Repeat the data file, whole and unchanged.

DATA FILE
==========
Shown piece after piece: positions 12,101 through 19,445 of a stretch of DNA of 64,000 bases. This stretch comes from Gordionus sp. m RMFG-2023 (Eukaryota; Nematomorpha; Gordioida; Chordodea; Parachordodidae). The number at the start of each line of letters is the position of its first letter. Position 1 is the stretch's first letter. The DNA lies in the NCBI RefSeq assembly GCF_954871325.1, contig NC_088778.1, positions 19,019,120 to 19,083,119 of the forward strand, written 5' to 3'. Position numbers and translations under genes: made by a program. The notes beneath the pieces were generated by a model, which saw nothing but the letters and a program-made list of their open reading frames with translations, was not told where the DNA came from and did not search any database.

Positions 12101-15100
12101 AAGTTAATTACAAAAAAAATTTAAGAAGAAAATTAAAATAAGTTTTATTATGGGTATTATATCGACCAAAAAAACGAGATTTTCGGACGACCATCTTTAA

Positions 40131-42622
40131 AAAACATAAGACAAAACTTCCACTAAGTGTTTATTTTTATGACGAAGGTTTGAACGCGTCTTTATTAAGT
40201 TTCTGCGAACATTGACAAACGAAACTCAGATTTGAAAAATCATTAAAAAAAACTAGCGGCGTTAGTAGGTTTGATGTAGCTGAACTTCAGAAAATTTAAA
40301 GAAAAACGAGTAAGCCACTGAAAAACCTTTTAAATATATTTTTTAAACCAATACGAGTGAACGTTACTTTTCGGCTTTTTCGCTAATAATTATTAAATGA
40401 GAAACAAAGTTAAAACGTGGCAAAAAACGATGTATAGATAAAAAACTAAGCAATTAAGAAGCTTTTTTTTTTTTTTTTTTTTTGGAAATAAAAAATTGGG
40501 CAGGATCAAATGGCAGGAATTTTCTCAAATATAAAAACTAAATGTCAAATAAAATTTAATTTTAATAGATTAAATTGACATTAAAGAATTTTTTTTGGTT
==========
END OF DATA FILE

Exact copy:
Shown piece after piece: positions 12,101 through 19,445 of a stretch of DNA of 64,000 bases. This stretch comes from Gordionus sp. m RMFG-2023 (Eukaryota; Nematomorpha; Gordioida; Chordodea; Parachordodidae). The number at the start of each line of letters is the position of its first letter. Position 1 is the stretch's first letter. The DNA lies in the NCBI RefSeq assembly GCF_954871325.1, contig NC_088778.1, positions 19,019,120 to 19,083,119 of the forward strand, written 5' to 3'. Position numbers and translations under genes: made by a program. The notes beneath the pieces were generated by a model, which saw nothing but the letters and a program-made list of their open reading frames with translations, was not told where the DNA came from and did not search any database.

Positions 12101-15100
12101 AAGTTAATTACAAAAAAAATTTAAGAAGAAAATTAAAATAAGTTTTATTATGGGTATTATATCGACCAAAAAAACGAGATTTTCGGACGACCATCTTTAA

Positions 40131-42622
40131 AAAACATAAGACAAAACTTCCACTAAGTGTTTATTTTTATGACGAAGGTTTGAACGCGTCTTTATTAAGT
40201 TTCTGCGAACATTGACAAACGAAACTCAGATTTGAAAAATCATTAAAAAAAACTAGCGGCGTTAGTAGGTTTGATGTAGCTGAACTTCAGAAAATTTAAA
40301 GAAAAACGAGTAAGCCACTGAAAAACCTTTTAAATATATTTTTTAAACCAATACGAGTGAACGTTACTTTTCGGCTTTTTCGCTAATAATTATTAAATGA
40401 GAAACAAAGTTAAAACGTGGCAAAAAACGATGTATAGATAAAAAACTAAGCAATTAAGAAGCTTTTTTTTTTTTTTTTTTTTTGGAAATAAAAAATTGGG
40501 CAGGATCAAATGGCAGGAATTTTCTCAAATATAAAAACTAAATGTCAAATAAAATTTAATTTTAATAGATTAAATTGACATTAAAGAATTTTTTTTGGTT